The other day I blogged about the permanent Picardy third in the choruses of Linkin Park's 'Somewhere I Belong', and how it's the first example I've ever encountered that completely convinces me of the concept. This morning I found the second example that convinces me: 'Easier to Run', four tracks later on the same album. In this case, the mode mixture packs a visceral punch at the onset of each chorus, which compellingly conveys the emotional trauma of the lyrics. This is first-rate songwriting!
This fall I will be teaching a section of Music Theory 3, in which we will cover the Neapolitan chord. In common-practice classical harmony, the Neapolitan is almost always used in first inversion and functions as a predominant (it leads to V). But in pop music, it is almost always in root position and functions as an upper leading tone to tonic (it leads to I). And that's exactly how Linkin Park employs the Neapolitan in 'Don't Stay', the second track of their 2003 album Meteora.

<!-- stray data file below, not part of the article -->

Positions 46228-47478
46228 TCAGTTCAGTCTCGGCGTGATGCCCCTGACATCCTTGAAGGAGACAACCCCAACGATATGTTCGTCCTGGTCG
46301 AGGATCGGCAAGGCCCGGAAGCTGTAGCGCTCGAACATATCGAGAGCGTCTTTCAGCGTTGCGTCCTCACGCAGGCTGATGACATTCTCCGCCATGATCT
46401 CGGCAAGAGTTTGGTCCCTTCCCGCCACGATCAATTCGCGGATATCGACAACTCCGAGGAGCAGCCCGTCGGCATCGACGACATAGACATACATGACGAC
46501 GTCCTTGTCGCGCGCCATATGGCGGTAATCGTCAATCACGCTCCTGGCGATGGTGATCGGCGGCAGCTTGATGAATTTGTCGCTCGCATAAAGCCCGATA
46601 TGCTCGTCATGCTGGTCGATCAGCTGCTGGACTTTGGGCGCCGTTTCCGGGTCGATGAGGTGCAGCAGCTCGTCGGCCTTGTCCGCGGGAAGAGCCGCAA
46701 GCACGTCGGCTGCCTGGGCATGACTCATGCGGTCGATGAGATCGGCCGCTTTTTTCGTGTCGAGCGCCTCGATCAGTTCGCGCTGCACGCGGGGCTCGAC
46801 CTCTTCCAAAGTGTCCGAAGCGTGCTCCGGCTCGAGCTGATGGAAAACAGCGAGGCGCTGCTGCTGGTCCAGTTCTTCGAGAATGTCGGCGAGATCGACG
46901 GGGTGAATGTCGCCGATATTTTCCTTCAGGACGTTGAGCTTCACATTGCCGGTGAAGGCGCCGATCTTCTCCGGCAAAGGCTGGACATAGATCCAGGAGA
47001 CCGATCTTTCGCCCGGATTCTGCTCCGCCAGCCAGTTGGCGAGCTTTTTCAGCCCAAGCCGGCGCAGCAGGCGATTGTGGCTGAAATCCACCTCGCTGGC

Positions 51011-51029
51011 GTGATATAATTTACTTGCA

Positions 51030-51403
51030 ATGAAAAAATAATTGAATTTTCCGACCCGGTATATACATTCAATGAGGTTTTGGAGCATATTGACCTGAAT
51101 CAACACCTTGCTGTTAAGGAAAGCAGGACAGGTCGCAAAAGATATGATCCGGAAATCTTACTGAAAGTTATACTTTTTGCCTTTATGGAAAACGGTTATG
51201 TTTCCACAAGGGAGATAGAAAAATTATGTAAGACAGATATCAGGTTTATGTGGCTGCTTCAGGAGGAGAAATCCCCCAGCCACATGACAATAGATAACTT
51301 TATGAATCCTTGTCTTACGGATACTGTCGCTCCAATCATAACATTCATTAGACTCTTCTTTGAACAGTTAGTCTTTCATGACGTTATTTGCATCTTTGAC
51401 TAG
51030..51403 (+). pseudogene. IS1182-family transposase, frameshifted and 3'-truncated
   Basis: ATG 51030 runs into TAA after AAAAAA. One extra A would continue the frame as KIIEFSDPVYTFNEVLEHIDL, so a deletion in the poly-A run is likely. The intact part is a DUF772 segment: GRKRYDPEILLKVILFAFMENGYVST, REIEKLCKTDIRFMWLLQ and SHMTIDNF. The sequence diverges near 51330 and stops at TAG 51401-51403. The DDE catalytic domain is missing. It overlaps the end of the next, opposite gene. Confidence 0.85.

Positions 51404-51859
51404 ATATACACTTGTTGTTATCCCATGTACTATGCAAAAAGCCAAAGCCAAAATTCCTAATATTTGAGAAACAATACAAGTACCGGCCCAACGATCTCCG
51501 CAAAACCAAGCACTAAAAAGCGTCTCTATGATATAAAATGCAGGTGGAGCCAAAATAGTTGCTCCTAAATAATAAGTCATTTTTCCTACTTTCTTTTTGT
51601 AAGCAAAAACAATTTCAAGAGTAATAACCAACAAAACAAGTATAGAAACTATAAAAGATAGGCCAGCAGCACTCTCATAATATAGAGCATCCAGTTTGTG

The song is in B minor, with prominent C major (Neapolitan) chords throughout the verses and at the end of the bridge.
Here's a handout based on this song that I'll go through with my students in class. I'll play the whole song for them and have them analyze using Roman Numerals, and then circle all the Neapolitan chords.
Aaron Krerowicz, pop music scholar
An informal but highly analytic study of popular music.